London: Colburn and Co., 1852. Hardcover. A scarce copy of this engaging account of the expedition under the command of Captain Austin that sailed from the Thames on May 4, 1850 in search of Sir John Franklin and his missing men. Franklin's ill fated 1845 voyage was in search of the elusive Northwest Passage, and ultimately he and his crew did not survive. Captain Austin's expedition comprising four ships became locked in ice in the Arctic waters for eleven months, finally arriving back in England in October. This work is not a narrative of that expedition nor an actual journal. It is a fascinating and sometimes humorous collection of articles written by the officers and men for an onboard monthly newsletter called the "Aurora Borealis." The articles are described in the preface as possessing a "delicacy of imagination and a power of perception." The newspaper was one of many expedition resources used during the trip to provide both employment and amusement. There was a reading room and classes, a theater, periods of exercise and games, and more. Bound in contemporary three quarter brown leather with brown and cream marbled boards. Leather is chipped and scraped, and bottom of spine is darkened and abraded. Marbled endpapers with small chip to front and scrape and partially cracked rear hinge. Title page and verso are chipped and have book stamp of Headlee's Book Exchange. Nice color frontispiece, b&w title page vignette, and a few text engravings. Interior pages are clean with light aging to margins. Despite flaws still a desirable copy. POLAR/050321. Very Good.
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Montreal: Lovell et Gibson, 1848. Hardcover. First edition. This volume presents biographical portraits of the important Sachem and Sagamore Indian chiefs among the Algonquians or other Native American tribes of North America of the time. The book includes an index to the mythological history of the continent. The author, François-Maximilien Bibaud (1823 – 1887) was a Canadian lawyer, professor of law, and extensive chronicler. He was born in Montreal, Quebec. His research and historical publications are just as important as his legal writings. These historical works, primarily encyclopedic, chronological, and biographical, represent an original contribution because of the attention that some of them give to the Indians. Bibaud was a knowledgeable bibliographer with a preoccupation for the great names; his works are considered landmarks in the history of intellectual development in French Canada. This work by him is considered to have greatly contributed to an understanding of Canadian history [Dictionary of Canadian Biography]. Bound in three quarter red leather with marbled paper boards and endpapers. Leather is rubbed, scuffed, and lightly bumped. Paper boards are scuffed. Interior pages are generally clean and bright with some darkening to fore-edge. Very good condition. Octavo. 309 pages plus errata slip affixed to rear free endpaper. NATIVEAM/050521. Very Good.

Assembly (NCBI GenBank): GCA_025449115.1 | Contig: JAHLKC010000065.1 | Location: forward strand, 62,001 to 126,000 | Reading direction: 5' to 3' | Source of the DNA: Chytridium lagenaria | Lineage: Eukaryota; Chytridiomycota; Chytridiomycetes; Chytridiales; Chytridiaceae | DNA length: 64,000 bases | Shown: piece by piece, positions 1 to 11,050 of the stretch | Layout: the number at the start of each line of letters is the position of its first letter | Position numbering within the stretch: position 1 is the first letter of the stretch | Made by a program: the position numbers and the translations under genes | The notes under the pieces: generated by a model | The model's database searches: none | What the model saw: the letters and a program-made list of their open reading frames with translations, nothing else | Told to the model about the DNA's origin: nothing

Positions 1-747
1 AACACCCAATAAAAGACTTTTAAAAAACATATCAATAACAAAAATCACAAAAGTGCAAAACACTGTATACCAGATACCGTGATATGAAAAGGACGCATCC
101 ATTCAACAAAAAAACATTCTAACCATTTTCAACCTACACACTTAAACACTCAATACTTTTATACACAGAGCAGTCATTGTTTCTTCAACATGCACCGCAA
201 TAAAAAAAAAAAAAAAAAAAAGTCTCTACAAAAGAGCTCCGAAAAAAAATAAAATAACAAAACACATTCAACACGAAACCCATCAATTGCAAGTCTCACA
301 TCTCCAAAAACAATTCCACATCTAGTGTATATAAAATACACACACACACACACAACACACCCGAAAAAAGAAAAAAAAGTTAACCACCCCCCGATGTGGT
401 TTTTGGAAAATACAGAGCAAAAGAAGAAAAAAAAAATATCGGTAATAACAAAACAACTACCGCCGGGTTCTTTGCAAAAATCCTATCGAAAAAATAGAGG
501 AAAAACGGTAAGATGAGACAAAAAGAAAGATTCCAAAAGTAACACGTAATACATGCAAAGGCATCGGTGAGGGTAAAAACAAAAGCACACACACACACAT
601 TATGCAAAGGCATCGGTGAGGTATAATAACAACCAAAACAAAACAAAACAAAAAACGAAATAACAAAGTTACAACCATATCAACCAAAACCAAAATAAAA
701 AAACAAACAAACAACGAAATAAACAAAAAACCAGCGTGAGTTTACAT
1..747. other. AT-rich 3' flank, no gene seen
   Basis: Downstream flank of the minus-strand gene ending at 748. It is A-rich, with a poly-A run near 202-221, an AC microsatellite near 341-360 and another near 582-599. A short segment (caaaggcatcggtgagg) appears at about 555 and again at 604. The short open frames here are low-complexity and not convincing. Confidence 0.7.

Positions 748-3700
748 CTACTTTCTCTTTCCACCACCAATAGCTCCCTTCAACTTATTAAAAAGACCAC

Montreal: Les Amis de l'Histoire, 1969. Hardcover. François-Xavier Garneau (1809 – 1866) was a nineteenth-century French Canadian notary, poet, civil servant and liberal who wrote a history between 1845-1848 of the French Canadian nation titled Histoire du Canada [Wikipedia]. A handsome set bound in red leatherette with a white maple leaf ornament on the front covers. Gilt titling to spine and gilt top edges. Black and white illustrations throughout and red ribbon bookmarks. Some of the white maple leaves have light soiling as does the fore-edge of Volume I, otherwise in very good condition. Volume I: 402 pages; Volume II: 344 pages; Volume III: 297 pages; Volume IV: 300 pages; Volume V: 296 pages; Volume VI: 350 pages; CANADA/072121. Very Good.
London: John Murray, 1838. Hardcover. Second edition of this interesting book first published in 1829. This edition has a new preface and an additional section at the end of the book titled Remarks on the North-Eastern Boundary Question. George Head (1782-1855) was an English commissariat officer who was stationed in Canada from 1814 until around 1820. In 1829 he published these Canadian reminiscences. His brother, Francis Bond Head was the Lieutenant Governor of Upper Canada during the rebellion of 1837. Bound in three quarter brown leather with red title label and marbled paper covers. The front board is present but detached. Binding is scuffed, scratched, bumped and rubbed. Book plate of R. U. Ruttan attached to front pasteown and an ownership signature on ffep. Interior pages are very good with the lightest aging to the margins. The two folding maps with hand colored borders are also in very good condition, although the second map has been repaired with archival tape along the verso of one fold, and there is a crease on one corner. A nice copy of this fairly scarce title. Small octavo. 363 + 56 pages. CANADA/031121. Very Good.